While today is Inauguration Day when America’s political transference of executive power shifts from one administration to the next—and I know we all are praying for a safe and orderly transition—I do believe the day will carry on quite well without my opining over it in this blog. Instead, I would like to recognize readers’ responses to last week’s blog, “What Would You Do?” More specifically, how can the community of Christ, the church in fact, effectively respond to the multi-faceted needs of the homeless in our communities across this land? The backstory (you can read the previous blog) is of a homeless woman released from jail a week ago, and my conversations with the public defender and social worker.
The good news is the woman is safely residing now in a woman’s shelter, while formal processes with the county and at least one charitable organization have been initiated.
But that’s the problem, one reader gently chided. Why do congregations “tend to ‘outsource’ to people [serving the state or private charities] who do not regularly attend church nor have an interest in building a deep, lasting relationship with Christ nor serving others”? The reader goes on to suggest congregations use empty or under-utilized church buildings, offer free services (food pantries, basic legal advice, and medical care) provided by volunteers from the faith community. The point—turn to in-church resources to aid those seeking assistance before depending on outside community organizations.
True, Acts 4 and 5 certainly do corroborate the faith-community-first approach in assisting those in need. But mitigating factors back then included a controversial minority ostracized by the religious and community hierarchy and an absence of any state-provided assistance. You either solicit aid from religious authorities who are seeking to destroy your sect, or you provide it among yourselves, which is the Acts response.
Another reader’s response to homelessness has been to serve “as an active volunteer and board member of two homeless organizations that started with no financial means—only Holy Spirit inspired Christians from several churches asking the same question: what can we do?” God bless this reader and these two start-ups: Interfaith Community PADS (interfaithcommunitypads.in/ifcpwpr48/shelters) and Citizens Concerned for the Homeless (www.sandcastleshelter.org/index.php). Here is an example of Christians defining a critical need and banding together to begin meeting that need.
An intriguing in-sourcing (sort of) suggestion came from another reader. What if we followed the model of the online email “group” Freecycle, with local chapters in Niles and St Joseph. People with items to give away as well as individuals with specific needs to be filled convene or converge at the Freecycle depot. “What if PMC partnered with N2N [Neighbor to Neighbor, our area Adventist churches' community service center] to create some sort of [similar] online ‘clearinghouse’ where the church could present the church [learns of] to the congregation?”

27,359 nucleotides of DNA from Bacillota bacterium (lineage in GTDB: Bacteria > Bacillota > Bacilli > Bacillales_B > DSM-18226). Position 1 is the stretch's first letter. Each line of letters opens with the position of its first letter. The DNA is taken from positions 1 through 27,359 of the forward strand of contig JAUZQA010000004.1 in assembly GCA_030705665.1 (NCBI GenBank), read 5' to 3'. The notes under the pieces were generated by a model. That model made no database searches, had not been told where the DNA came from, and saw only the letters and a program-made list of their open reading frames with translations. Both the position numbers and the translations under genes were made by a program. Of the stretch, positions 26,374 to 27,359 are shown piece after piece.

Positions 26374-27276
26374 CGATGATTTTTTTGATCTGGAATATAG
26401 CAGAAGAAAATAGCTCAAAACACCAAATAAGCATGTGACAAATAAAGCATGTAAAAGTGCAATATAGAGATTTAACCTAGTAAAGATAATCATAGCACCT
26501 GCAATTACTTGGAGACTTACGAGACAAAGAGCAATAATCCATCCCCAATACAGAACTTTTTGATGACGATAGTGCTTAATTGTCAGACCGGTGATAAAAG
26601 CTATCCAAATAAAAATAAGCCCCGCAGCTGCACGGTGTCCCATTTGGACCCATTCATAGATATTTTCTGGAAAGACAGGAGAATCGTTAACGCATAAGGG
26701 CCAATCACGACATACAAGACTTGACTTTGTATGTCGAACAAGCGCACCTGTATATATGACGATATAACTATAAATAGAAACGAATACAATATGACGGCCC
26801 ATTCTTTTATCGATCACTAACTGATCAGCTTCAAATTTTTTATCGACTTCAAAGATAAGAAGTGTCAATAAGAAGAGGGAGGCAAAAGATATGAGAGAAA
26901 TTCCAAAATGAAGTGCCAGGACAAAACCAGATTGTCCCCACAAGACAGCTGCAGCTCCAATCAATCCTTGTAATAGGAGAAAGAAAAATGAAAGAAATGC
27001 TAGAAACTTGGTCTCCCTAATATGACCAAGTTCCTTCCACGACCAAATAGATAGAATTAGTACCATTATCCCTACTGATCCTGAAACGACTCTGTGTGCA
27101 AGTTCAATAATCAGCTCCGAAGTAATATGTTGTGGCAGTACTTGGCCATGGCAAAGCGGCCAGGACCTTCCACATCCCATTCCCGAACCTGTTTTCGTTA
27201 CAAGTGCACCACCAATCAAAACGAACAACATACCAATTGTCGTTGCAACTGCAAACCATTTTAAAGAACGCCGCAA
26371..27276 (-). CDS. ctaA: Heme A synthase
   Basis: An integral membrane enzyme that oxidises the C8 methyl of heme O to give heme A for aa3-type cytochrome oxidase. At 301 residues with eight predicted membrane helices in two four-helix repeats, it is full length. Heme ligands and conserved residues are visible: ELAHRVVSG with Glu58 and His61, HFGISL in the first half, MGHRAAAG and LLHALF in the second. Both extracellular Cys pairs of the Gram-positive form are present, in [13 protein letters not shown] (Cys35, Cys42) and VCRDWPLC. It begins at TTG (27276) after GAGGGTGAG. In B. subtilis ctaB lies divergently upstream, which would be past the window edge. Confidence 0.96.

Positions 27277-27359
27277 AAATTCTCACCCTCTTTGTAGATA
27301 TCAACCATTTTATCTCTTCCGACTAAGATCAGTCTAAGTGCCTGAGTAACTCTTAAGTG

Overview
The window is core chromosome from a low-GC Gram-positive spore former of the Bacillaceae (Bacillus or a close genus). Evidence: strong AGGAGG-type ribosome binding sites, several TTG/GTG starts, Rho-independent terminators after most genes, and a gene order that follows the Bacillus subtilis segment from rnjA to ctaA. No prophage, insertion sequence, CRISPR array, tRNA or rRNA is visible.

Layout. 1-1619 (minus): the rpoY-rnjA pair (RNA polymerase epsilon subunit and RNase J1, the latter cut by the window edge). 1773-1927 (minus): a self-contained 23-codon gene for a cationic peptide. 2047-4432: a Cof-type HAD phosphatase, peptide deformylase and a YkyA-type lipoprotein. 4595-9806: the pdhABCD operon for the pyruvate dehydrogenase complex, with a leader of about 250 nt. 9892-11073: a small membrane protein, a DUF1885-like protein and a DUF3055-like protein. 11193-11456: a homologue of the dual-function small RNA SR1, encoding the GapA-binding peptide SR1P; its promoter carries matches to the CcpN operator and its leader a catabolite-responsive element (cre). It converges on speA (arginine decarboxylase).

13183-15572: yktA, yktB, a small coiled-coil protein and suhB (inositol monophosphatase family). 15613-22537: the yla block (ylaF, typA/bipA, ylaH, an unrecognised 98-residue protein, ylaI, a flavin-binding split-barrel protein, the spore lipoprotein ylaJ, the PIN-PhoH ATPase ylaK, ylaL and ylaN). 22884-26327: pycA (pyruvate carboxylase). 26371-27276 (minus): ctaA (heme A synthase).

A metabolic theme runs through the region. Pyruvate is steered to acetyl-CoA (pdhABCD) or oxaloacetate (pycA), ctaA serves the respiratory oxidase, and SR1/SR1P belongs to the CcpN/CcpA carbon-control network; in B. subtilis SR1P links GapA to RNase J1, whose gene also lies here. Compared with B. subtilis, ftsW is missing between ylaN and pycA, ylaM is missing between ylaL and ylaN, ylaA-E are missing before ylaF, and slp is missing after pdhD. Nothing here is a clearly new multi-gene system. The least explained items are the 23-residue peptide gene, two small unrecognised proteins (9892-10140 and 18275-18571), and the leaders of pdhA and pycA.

But is it enough to simply provide for physical or shelter needs? Another reader says No. “A person who is battling their addiction, homelessness, or criminal record needs to be taught how to handle those issues.” “Emotional regulation” and learning coping skills are vital. The reader appeals to remember the intangibles people need—“hope, faith, friendships, skills to handle the negative self-talk or outside stressors.”
I wish I could include all the reader responses I’ve received—stories of heartache from individuals who themselves have had to depend on N2N for assistance to a reader who lost a spouse to spiraling addictions and only now is recovering from the pain of that loss.
How can a blog solve such deep needs? Obviously, blogs only raise awareness of needs. One email response ended with, “When you find the answers, Pastor Dwight, let us all know!” Time-out! This isn’t about me finding the solution. As many have indicated, the solution rests with us collectively. What is clear is we all recognize it isn’t enough to parrot Ebenezer Scrooge’s response to the poor, “Aren’t there enough poor houses to provide for their needs?” It isn’t enough to think our tax dollars are responsible for solving social needs.
No, Jesus reminded us in the last story He ever told, “Inasmuch as you did it to the least of these, My brothers and sisters, you did it to Me” (see Matthew 25:40). If the truth—the Maker of all things loves and wants me—is the storyline of divine love, then it is the storyline He calls each of us to live out in our own little worlds. A few willing hearts and loving souls can band together to explore and begin to meet the growing need of poverty and homelessness. But it will take a village, or at least a congregation, to put feet to any ideas the Spirit will engender.
I like the way Tom McCormick put in his email about the homeless organizations he has helped grow: “Let me know what I can do to help get the answer rolling. As you and I well know, be prepared for anything. Working the Monday night 2 AM to 7 AM shift as a chaperone at the Men’s Overnight Homeless Shelter for many years, I can tell you many lines were changed by one bad decision to take the wrong fork in the road.”
Clearly, the solution we seek lies not so much in a plethora of ideas, but in a hardy band of Christ-followers who are willing to serve time on the front line of this desperate need—out of devotion to Jesus and a love for the people the Maker of all things loves and wants. If you are willing to be in that band, please let me know. The Maker of all things thanks you.
And no wonder, for “the last message of mercy to be given to the world is a revelation of God’s character of love” (Christ’s Object Lessons 415).